This Week in Princeton History for January 14-20

In this week’s installment of our recurring series bringing you the history of Princeton University and its faculty, students, and alumni, a member of the Class of 1801 walks 20 miles round trip to attend a memorial for George Washington, a class is lit with electric lamps, and more.

January, 14, 1800—John Johnston, Class of 1801, walks with other Princeton students to Trenton to hear Samuel Smith’s oration on the life of George Washington. Attendance is so large that many, including the students, have no seats and stand for the three-hour ceremony that includes Smith’s address. “To walk ten miles going and ten miles returning, and to stand on our feet nearly three hours, was not a small day’s labor. It will be believed, that when we reached the college we were excessively fatigued and hungry, for we had no opportunity to get anything to eat during the day.”

Samuel Stanhope Smith’s address at the Trenton memorial for George Washington, January 14, 1800. Office of the President Records (AC117), Box 253.

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This Week in Princeton History for January 7-13

In this week’s installment of our recurring series bringing you the history of Princeton University and its faculty, students, and alumni, the Princetonian criticizes the grading system, the Texas governor gives an on-campus club the designation “Texas Embassy in New Jersey,” and more.

January 9, 1975—Princeton students are featured in the NBC documentary special The Changing Role of Women and Men. Architecture majors Lisa F. Lee ’76 and Robert C. Vuyosevich ’76 talk about how academic competition led to the breakup of their romance, which NBC says is one of the consequences of women entering fields previously dominated by men. Lee says she had other ideas, but they “were cut from the show.”

January 10, 1906—James Robb Church (Class of 1888) is awarded the Congressional Medal of Honor for deeds of valor in the Spanish American War.

January 11, 1877—The Princetonian editorializes that the grading system needs to change, because ranking students against one another and capping every class average at 85 unfairly penalizes good students. “A class of blockheads would make as good a showing as a class of admirable Crichtons.”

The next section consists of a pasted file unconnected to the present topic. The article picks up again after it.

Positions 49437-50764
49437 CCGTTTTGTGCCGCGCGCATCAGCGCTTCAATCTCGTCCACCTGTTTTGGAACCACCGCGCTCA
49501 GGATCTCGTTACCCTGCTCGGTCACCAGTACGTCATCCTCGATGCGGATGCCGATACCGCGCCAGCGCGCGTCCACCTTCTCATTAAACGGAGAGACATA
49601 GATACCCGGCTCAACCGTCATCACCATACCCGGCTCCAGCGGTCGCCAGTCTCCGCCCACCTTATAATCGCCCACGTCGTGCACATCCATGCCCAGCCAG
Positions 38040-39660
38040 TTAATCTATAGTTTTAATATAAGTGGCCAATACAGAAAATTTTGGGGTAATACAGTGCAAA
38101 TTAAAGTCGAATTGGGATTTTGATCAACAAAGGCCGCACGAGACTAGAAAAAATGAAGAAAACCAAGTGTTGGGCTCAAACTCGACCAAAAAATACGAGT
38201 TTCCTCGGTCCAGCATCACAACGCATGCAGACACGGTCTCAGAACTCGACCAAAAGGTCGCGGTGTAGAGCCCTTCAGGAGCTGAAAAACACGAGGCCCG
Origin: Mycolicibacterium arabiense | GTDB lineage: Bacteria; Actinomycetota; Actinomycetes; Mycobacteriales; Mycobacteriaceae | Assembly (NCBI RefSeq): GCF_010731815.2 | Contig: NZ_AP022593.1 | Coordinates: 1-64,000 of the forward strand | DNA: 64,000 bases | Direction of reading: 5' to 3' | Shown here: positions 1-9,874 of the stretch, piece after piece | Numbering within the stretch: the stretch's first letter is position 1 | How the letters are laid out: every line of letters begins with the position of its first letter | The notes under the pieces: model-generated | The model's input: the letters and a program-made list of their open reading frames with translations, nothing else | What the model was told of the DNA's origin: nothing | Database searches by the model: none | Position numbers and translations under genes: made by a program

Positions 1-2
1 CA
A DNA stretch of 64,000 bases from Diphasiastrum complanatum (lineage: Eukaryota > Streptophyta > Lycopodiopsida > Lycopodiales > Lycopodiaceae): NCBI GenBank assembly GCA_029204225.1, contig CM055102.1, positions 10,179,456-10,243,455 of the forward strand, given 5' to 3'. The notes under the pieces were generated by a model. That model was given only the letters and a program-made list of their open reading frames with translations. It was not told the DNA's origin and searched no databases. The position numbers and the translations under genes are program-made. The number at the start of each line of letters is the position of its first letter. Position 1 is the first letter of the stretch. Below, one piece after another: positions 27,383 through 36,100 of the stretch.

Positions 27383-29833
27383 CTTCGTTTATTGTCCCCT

Sample page from the Registrar’s grade book, 1877. Note what appears to be the class ranking in red. Office of the Registrar Records (AC116), Box 15.

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This Week in Princeton History for December 31-January 6

In this week’s installment of our recurring series bringing you the history of Princeton University and its faculty, students, and alumni, the construction of Lake Carnegie begins, the faculty approve a program in Women’s Studies, and more.

January 2, 1905—Work begins clearing 170 acres of heavily wooded land for the construction of Lake Carnegie.

Laborers and horses who cleared land for the construction of Lake Carnegie, ca. 1905. Historical Photograph Collection, Lake Carnegie Construction Photographs Series (AC065), Box 11.

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This Week in Princeton History for December 24-30

In this week’s installment of our recurring series bringing you the history of Princeton University and its faculty, students, and alumni, Princeton pays its first phone bill, an undergraduate writes to his cousin to urge him to join him at school, and more.

December 24, 1895—The College of New Jersey pays its very first telephone bill ($40.00 for the year).

December 25, 1818—William Krebs writes to his cousin from Nassau Hall and encloses Princeton’s current catalogue. “This will doubtless prove amusing to you. … Do not abandon the idea of joining College next spring…”